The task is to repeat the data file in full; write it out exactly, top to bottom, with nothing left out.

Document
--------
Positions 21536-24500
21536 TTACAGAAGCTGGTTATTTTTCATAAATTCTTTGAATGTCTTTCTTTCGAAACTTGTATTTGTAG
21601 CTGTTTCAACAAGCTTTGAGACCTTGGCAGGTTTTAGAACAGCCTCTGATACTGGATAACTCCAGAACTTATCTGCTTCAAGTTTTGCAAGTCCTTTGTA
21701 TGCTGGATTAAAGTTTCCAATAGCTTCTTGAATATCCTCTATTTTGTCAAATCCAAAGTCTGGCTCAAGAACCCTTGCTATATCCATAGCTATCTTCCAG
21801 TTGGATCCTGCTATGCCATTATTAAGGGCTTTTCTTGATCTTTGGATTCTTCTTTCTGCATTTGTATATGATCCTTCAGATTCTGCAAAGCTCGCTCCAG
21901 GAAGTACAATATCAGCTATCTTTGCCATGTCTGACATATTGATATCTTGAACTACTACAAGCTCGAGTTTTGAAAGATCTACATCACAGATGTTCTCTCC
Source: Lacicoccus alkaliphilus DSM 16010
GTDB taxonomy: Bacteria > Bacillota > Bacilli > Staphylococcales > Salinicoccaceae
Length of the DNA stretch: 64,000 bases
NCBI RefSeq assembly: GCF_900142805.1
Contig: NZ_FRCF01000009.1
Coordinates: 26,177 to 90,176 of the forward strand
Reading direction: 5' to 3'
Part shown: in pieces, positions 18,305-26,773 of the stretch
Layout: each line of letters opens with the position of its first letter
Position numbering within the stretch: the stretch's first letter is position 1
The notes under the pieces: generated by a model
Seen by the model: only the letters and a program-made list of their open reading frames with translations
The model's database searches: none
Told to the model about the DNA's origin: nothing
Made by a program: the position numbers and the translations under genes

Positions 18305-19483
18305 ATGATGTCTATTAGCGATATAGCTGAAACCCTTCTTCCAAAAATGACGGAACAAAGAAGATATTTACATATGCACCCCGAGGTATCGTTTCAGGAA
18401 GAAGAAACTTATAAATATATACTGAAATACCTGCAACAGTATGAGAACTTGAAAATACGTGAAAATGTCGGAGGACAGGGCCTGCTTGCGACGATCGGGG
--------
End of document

Positions 21536-24500
21536 TTACAGAAGCTGGTTATTTTTCATAAATTCTTTGAATGTCTTTCTTTCGAAACTTGTATTTGTAG
21601 CTGTTTCAACAAGCTTTGAGACCTTGGCAGGTTTTAGAACAGCCTCTGATACTGGATAACTCCAGAACTTATCTGCTTCAAGTTTTGCAAGTCCTTTGTA
21701 TGCTGGATTAAAGTTTCCAATAGCTTCTTGAATATCCTCTATTTTGTCAAATCCAAAGTCTGGCTCAAGAACCCTTGCTATATCCATAGCTATCTTCCAG
21801 TTGGATCCTGCTATGCCATTATTAAGGGCTTTTCTTGATCTTTGGATTCTTCTTTCTGCATTTGTATATGATCCTTCAGATTCTGCAAAGCTCGCTCCAG
21901 GAAGTACAATATCAGCTATCTTTGCCATGTCTGACATATTGATATCTTGAACTACTACAAGCTCGAGTTTTGAAAGATCTACATCACAGATGTTCTCTCC
Source: Lacicoccus alkaliphilus DSM 16010
GTDB taxonomy: Bacteria > Bacillota > Bacilli > Staphylococcales > Salinicoccaceae
Length of the DNA stretch: 64,000 bases
NCBI RefSeq assembly: GCF_900142805.1
Contig: NZ_FRCF01000009.1
Coordinates: 26,177 to 90,176 of the forward strand
Reading direction: 5' to 3'
Part shown: in pieces, positions 18,305-26,773 of the stretch
Layout: each line of letters opens with the position of its first letter
Position numbering within the stretch: the stretch's first letter is position 1
The notes under the pieces: generated by a model
Seen by the model: only the letters and a program-made list of their open reading frames with translations
The model's database searches: none
Told to the model about the DNA's origin: nothing
Made by a program: the position numbers and the translations under genes

Positions 18305-19483
18305 ATGATGTCTATTAGCGATATAGCTGAAACCCTTCTTCCAAAAATGACGGAACAAAGAAGATATTTACATATGCACCCCGAGGTATCGTTTCAGGAA
18401 GAAGAAACTTATAAATATATACTGAAATACCTGCAACAGTATGAGAACTTGAAAATACGTGAAAATGTCGGAGGACAGGGCCTGCTTGCGACGATCGGGG